The Court has never recognised that nationality restrictions can constitute ‘purely sporting’ exceptions to Treaty rights except in a tightly circumscribed set of circumstances, applicable only where nationality rules apply to national teams playing on behalf of a Member State. Its acceptance of rules ‘ inherent’ to the proper organisation of sport also appears limited to non-discriminatory, indistinctly applicable rules that bear no relationship to nationality. When nationality affiliations are one, but not the only, method by which the sport is organised, the Court has denied that these rules fall outside the scope of the Treaty and within the ‘sporting exception’. In Bosman, the ‘ inherency’ of the nationality link was considered a factor potentially precluding the rule from constituting a restriction rather than one capable of exempting the rule from Treaty scrutiny because it was not confined to specific matches between teams representing their countries (paragraph 128). The same reasoning is repeated in Kolpak (paragraphs 54-56) and Simutenkov (Case C-265/03 ECR  I-2579 paragraph 38), offering support for the view that nationality rules not linked to competitions organised exclusively on the basis of nationality always constitute restrictions that must be justified and that these restrictions of free movement can not be considered to be ‘ inherent’ and therefore outside the notion of ‘restriction’ within the Treaty.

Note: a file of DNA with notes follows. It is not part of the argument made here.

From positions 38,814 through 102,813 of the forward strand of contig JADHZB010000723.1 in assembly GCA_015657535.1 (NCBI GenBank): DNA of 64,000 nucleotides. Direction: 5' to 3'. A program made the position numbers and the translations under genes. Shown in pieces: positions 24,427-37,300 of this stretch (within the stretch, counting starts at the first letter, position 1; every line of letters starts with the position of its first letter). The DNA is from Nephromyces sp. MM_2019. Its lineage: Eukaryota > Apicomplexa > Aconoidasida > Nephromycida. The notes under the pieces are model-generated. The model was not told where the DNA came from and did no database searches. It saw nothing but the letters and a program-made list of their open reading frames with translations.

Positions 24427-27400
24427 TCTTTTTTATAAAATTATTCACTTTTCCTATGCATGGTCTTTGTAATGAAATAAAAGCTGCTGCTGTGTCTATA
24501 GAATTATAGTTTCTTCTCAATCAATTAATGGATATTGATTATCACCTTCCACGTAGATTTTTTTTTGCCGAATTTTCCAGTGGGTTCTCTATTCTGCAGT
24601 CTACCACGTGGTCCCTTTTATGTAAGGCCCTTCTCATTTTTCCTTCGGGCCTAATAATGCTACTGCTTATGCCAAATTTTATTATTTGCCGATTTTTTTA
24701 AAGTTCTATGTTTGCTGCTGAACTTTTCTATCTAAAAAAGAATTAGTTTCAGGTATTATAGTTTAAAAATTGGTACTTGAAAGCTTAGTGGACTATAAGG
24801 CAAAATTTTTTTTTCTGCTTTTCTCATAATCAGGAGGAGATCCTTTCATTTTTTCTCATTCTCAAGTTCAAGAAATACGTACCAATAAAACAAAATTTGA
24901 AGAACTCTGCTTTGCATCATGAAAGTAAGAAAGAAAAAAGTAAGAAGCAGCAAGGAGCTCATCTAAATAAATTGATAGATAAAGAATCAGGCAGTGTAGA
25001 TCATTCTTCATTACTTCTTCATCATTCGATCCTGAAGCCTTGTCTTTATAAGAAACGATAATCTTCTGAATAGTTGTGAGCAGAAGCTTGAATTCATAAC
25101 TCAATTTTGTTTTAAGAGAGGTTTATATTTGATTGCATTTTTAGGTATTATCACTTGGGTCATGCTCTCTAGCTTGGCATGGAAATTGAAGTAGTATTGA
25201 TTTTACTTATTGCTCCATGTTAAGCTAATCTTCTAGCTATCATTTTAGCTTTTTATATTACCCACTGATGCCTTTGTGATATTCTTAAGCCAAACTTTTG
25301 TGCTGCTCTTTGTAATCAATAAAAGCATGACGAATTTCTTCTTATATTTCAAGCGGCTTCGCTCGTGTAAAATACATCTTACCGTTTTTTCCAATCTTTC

Deliège and Lehtonen involved rules that did not discriminate against Community citizens in favour of nationals of the state in which the rule was applied. In Deliège, the Court considered a rule that restricted the number of competitors in a high-level event ‘inherent’ to the proper organisation of sport (paragraphs 64 and 69). The rule applied to all nationals of Member States and allocated them to a quota based on membership of a national federation. These quotas were all of equal size. Membership of the federation, not the nationality of the athlete, formed the basis of allocation (paragraph 4). The reasons for the rule included a ‘large number of considerations [all] unconnected with the personal situation of any athlete’ (paragraph 65). Whilst it could be suggested that the form of words used to preclude ‘certain selection rules or criteria’ from constituting restrictions of fundamental freedoms could in principle permit distinctly applicable rules that treated nationals of Member States in an unequal way, this was not the case on the facts in Deliège. In Lehtonen (Case C-176/96  ECR 2549), decided two days after Deliège, transfer rules for persons entering from leagues outside the European zone were more lenient than those applicable for European and domestic transfers. The Court did not expressly consider the ‘inherency’ of the rule but considered that the European zone transfer rule was not capable of exemption from the Treaty (paragraph 36) and could in principle constitute an obstacle to free movement (paragraph 49) even though it did not discriminate in favour of national players (paragraph 48). Under the circumstances, the Court considered that obstacle could not be justified because the more lenient transfer period for players from beyond the European zone implied that the European transfer rule was disproportionate (paragraph 58).